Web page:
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Only 20 Percent of Americans Get Enough Exercise: CDC

Update Date: May 03, 2013 10:00 AM EDT

It is often said that the United States is in the midst of an obesity crisis. But, according to a recent study, it seems that we are in the midst of a physical activity crisis as well. A recent study conducted by the Centers for Disease Control and Prevention (CDC) has found that only 20 percent of Americans perform the amount of physical activity that physicians recommend.

The study used data collected from the Behavioral Risk Factor Surveillance System, an annual survey that is conducted among adults who are 18 years old or older. Over 450,000 participants responded to questions about themselves, including about their physical activity habits, USA Today reports.

According to Health Day, only about 1 in 5 Americans perform both the aerobic exercises and muscle strengthening workouts, like sit-ups and push ups, that are considered ideal. However, the news was less disappointing when researchers broke down the categories separately. In fact, over half (51.6 percent) of adults performed the regular amount of aerobic exercise, which adds up to 150 minutes (two and a half hours) of moderate exercise and 75 minutes of a vigorous workout (one hour and 15 minutes). Only 29.3 percent of adults performed the recommended amount of muscle strengthening, which amounts to muscle strengthening exercises performed at least twice a week.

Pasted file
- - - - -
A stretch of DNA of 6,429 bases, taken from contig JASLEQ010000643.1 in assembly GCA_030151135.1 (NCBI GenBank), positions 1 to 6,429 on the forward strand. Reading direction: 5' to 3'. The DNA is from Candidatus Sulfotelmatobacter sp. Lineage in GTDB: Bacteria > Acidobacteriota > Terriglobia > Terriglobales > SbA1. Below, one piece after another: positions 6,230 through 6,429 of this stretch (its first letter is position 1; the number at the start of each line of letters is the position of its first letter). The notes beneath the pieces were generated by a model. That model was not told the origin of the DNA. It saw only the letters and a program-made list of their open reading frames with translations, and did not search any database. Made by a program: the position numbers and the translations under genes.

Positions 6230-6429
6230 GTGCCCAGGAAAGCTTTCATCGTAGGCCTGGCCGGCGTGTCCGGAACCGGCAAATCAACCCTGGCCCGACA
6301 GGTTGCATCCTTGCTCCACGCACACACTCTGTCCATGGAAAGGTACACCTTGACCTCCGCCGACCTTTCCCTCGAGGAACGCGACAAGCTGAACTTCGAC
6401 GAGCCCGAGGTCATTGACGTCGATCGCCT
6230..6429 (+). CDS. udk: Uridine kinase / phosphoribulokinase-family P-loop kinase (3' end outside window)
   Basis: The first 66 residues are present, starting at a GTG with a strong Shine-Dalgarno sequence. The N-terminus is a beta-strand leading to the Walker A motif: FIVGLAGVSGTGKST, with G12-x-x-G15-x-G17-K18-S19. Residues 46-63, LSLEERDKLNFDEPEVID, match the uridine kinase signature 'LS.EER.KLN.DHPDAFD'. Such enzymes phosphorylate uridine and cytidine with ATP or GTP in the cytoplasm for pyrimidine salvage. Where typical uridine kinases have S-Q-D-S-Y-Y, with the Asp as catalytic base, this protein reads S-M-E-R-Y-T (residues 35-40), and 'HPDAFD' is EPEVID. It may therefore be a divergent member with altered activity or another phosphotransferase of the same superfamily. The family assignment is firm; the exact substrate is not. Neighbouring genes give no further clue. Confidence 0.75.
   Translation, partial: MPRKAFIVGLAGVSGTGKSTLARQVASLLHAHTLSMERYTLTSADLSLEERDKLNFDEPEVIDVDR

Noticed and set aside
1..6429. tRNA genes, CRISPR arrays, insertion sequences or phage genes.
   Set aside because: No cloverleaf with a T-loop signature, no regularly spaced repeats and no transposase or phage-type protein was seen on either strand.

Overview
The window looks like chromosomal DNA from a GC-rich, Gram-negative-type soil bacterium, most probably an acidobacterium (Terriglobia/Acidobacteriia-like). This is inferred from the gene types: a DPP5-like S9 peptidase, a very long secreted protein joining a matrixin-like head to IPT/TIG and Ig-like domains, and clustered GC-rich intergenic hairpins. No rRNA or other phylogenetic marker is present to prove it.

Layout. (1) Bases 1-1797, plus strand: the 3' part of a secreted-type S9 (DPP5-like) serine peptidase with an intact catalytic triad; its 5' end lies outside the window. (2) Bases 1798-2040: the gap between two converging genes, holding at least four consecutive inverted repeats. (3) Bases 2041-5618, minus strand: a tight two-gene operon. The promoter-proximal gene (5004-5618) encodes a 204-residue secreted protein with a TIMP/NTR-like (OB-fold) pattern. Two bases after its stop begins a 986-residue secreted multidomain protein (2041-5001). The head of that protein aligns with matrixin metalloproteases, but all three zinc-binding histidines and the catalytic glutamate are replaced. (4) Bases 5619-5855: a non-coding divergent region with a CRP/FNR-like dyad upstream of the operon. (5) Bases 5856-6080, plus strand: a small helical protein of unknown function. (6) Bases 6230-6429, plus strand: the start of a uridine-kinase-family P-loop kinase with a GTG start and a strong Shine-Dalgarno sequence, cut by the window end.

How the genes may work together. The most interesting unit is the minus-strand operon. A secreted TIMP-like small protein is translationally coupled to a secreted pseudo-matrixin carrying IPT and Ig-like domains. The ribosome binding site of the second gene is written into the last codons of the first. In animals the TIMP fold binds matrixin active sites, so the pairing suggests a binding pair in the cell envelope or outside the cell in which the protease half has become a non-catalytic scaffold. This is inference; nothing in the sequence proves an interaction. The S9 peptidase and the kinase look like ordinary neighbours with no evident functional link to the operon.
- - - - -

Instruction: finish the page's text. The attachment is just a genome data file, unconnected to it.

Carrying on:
The amount of adults who exercised regularly varied by state. For example, while 27 percent of adults in Colorado said that they performed both aerobic and muscle strengthening exercises, only 13 percent of people in West Virginia could say the same. In fact, people in the West and the Northeast were the most physically active, with 24 and 21 percent of adults respectively. Women, Hispanics, older adults and obese adults were the least likely to exercise regularly.

Indeed, other research suggests that the number of adults who exercise regularly may be even lower than the study suggests. One study performed by the National Cancer Institute found that, when they tracked people with motion sensors, only 5 percent of adults exercised for 30 minutes a day.

Physical activity has been found to not only help with weight management, but to improve the immune system, increase cognitive power, lower the risk of depression and anxiety and to lower the risk of chronic diseases like heart disease. Researchers also point out that exercise does not necessarily need to start with joining a gym.

"Simple steps to start moving include: enlisting a friend or family member to join you; taking a walk every evening after dinner; getting up and marching in place at every TV commercial; limiting TV and computer time; [and] scheduling your time to exercise in your daily calendar," exercise physiologist Samantha Heller said to Health Day.

The study was published in today's Morbidity and Mortality Weekly Report.

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